How To Fold Sheets

“Tuck the corners into the ears,” you tell me from across the vast ocean of a bed sheet. You shake it, snap it, and I rock backward from your energy. Half a beat behind, I fold my corners and think of a minuet I learned in second grade. The “ears” are pockets made by the fitted corners. On your side of this housekeeping dance, one ear folds into another, makes a seashell.

My sheet ears are sloppy, soft, as if I can’t hear how to make edges.

When I was little, you made my bed with hospital corners. Why we knew how hospitals folded their sheets so tightly is another story, a long one. Tuck the bottom end under the mattress in one swipe, then tuck each hanging-over side under the mattress in two more swipes. It should look like an envelope, you say.

This is a thing I learn. With you dead three years now, and hospital corners on my beds for nearly fifty years, I wake if a sheet comes untucked at my feet. It rarely does, because those corners are tight.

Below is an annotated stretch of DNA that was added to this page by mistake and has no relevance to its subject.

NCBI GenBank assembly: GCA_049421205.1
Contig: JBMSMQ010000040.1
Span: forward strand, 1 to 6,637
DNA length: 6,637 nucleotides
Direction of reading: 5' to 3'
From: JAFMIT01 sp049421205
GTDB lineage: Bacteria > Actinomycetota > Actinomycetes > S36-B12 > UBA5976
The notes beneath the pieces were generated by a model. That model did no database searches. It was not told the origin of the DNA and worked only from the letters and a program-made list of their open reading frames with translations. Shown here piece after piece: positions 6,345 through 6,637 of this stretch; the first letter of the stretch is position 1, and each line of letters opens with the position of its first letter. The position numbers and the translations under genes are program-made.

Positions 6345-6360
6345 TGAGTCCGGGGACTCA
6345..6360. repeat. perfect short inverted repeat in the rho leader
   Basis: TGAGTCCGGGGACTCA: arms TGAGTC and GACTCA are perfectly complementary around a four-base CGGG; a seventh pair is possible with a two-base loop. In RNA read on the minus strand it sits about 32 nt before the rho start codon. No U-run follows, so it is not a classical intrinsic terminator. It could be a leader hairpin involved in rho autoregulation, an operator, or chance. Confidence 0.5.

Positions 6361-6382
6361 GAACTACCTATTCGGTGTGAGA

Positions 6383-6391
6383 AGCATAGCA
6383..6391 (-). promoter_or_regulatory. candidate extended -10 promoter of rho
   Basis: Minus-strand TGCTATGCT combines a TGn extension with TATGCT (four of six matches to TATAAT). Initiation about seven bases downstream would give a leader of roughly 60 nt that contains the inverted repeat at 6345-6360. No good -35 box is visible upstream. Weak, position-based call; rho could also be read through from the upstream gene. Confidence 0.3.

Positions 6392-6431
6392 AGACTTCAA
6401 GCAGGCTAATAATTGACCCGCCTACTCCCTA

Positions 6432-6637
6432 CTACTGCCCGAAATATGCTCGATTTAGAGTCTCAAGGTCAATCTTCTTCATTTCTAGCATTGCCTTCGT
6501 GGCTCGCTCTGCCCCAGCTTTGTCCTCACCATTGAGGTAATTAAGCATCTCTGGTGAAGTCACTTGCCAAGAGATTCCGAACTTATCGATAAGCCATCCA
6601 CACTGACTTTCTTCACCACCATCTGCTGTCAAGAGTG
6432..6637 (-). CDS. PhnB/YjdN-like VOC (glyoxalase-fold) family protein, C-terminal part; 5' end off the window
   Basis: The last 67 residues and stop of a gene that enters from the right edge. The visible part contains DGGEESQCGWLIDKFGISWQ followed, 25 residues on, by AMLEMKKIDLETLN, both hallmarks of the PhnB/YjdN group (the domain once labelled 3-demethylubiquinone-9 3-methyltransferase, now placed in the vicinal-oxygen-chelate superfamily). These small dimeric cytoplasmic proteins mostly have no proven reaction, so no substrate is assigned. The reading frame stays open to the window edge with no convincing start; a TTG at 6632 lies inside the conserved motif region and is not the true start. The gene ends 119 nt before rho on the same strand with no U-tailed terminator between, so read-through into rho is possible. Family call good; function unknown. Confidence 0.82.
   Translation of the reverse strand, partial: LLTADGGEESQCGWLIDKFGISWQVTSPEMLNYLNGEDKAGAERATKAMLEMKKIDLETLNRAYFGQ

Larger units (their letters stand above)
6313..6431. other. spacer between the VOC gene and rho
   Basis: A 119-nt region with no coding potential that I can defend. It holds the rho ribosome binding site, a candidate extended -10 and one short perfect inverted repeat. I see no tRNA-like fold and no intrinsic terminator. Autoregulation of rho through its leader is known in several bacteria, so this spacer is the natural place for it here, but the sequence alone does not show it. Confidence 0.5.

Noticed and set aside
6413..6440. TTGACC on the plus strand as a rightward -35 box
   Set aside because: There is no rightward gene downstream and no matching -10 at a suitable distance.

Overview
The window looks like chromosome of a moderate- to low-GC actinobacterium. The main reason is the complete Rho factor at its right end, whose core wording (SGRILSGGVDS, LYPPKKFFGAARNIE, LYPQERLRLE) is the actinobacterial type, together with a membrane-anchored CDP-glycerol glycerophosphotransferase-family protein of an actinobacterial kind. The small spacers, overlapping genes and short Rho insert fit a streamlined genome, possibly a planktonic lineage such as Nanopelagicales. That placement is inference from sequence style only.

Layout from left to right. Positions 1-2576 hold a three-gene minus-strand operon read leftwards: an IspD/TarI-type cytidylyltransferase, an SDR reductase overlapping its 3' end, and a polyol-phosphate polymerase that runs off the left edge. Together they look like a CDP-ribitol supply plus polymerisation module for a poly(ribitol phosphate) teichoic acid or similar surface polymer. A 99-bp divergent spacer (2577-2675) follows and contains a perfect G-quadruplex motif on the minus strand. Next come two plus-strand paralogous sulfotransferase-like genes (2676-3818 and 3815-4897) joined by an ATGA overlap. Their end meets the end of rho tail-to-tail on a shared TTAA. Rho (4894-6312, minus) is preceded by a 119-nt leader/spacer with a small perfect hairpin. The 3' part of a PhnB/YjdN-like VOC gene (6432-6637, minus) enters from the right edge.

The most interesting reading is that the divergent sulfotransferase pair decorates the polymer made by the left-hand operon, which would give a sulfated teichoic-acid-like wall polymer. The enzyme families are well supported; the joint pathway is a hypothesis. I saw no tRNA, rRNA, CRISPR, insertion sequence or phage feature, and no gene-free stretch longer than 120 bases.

The day you refolded every sheet in my linen closet, you tucked ears into ears, made origami of pillow cases. When you were done, you labeled your work with index cards. “Yellow sheets, guest room,” you wrote. “Blue sheets, king sized.”

 "My mother, holding me before I could fold anything."

"My mother, holding me before I could fold anything."

- Jessica Handler is the author of Invisible Sisters: A Memoir, named by the Georgia Center for the Book one of the “Twenty Five Books All Georgians Should Read.” Atlanta Magazine called it the “Best Memoir of 2009.”  Her second book, Braving the Fire: A Guide to Writing About Grief and Loss, was praised by Vanity Fair magazine as “a wise and encouraging guide.” Her nonfiction has appeared on NPR, in Tin House, Creative Nonfiction, Brevity, The Bitter Southerner, Drunken Boat, Newsweek, The Washington Post, More Magazine, and elsewhere. Honors include residencies at the Josef and Anni Albers Foundation, a 2010 Emerging Writer Fellowship from The Writers Center, the 2009 Peter Taylor Nonfiction Fellowship for the Kenyon Review Writers’ Workshop, and special mention for a 2008 Pushcart Prize. She teaches at Oglethorpe University and lectures internationally on writing well about trauma. www.jessicahandler.com.